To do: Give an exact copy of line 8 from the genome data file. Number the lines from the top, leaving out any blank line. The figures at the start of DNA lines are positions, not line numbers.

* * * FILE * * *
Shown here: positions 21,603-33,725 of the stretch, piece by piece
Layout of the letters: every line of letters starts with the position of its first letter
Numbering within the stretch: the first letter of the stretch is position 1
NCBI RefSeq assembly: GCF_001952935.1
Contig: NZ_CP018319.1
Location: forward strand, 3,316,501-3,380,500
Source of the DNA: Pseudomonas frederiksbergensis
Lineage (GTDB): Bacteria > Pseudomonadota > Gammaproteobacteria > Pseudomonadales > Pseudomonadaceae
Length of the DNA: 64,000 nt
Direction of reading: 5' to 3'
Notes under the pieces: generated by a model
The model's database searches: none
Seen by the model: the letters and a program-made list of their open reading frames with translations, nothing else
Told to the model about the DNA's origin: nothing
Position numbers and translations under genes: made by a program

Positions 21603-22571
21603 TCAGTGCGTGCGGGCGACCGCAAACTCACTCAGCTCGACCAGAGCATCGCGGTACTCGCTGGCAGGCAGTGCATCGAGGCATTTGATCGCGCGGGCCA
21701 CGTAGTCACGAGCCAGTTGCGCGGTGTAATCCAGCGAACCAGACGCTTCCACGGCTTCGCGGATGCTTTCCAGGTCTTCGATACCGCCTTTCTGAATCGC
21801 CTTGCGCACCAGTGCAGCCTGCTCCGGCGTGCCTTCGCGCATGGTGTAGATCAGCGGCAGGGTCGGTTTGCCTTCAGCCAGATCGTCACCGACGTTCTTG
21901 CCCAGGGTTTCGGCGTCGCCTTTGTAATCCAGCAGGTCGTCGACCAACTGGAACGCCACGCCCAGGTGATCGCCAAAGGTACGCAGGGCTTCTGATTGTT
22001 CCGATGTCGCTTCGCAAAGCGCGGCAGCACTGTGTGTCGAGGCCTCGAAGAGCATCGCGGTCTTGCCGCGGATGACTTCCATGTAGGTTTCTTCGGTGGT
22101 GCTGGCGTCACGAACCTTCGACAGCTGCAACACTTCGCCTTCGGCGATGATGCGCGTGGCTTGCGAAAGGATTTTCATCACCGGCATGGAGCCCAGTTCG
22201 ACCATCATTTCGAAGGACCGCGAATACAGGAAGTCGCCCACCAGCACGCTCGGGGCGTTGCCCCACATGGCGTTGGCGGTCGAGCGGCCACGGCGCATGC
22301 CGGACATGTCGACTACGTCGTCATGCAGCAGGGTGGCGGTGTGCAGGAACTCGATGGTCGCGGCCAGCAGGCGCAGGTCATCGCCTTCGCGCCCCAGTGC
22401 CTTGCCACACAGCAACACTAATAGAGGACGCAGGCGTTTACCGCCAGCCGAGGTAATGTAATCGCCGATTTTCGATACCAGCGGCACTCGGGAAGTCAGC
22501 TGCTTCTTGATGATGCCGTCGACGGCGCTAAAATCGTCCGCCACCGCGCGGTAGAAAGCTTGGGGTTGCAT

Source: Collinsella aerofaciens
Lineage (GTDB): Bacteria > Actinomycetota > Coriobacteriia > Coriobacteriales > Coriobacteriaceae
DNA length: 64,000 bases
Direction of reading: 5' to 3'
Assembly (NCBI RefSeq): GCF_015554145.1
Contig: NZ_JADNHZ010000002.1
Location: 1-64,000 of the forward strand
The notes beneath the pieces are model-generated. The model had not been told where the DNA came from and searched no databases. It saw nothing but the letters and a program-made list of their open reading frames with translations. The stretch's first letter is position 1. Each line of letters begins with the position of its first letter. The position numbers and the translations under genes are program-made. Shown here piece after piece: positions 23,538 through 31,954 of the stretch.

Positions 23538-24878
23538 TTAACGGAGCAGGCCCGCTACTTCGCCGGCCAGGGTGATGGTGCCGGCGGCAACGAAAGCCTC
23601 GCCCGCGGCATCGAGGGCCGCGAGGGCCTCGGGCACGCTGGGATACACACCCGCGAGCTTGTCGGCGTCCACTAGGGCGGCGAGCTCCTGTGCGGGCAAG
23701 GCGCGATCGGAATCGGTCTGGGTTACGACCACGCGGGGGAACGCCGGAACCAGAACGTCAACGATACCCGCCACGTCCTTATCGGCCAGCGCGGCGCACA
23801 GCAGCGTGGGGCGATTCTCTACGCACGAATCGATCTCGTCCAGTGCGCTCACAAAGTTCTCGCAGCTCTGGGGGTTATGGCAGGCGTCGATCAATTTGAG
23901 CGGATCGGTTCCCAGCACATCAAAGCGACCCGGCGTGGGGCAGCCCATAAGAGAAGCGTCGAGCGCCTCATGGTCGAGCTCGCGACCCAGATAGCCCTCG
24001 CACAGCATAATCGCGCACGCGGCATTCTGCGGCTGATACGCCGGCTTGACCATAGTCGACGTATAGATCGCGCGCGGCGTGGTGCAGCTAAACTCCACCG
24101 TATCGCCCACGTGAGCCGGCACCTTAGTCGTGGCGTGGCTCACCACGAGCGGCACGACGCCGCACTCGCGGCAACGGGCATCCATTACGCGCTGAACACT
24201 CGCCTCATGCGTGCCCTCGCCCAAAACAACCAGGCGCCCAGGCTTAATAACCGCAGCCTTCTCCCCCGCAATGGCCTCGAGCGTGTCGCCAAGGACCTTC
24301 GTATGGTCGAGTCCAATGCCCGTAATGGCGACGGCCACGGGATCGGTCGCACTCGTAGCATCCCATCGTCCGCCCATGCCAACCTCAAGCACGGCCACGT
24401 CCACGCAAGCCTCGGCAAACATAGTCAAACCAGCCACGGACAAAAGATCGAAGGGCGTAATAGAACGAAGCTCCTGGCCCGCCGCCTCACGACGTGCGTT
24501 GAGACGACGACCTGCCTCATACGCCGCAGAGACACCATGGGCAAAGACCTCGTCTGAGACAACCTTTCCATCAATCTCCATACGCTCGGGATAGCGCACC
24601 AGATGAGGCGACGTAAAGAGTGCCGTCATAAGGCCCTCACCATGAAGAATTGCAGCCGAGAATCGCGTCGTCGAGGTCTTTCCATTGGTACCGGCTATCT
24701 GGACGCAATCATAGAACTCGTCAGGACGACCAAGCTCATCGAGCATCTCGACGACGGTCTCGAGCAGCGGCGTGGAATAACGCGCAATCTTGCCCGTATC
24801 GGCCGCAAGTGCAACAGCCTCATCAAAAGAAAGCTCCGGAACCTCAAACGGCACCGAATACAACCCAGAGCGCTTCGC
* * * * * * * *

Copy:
Lineage (GTDB): Bacteria > Pseudomonadota > Gammaproteobacteria > Pseudomonadales > Pseudomonadaceae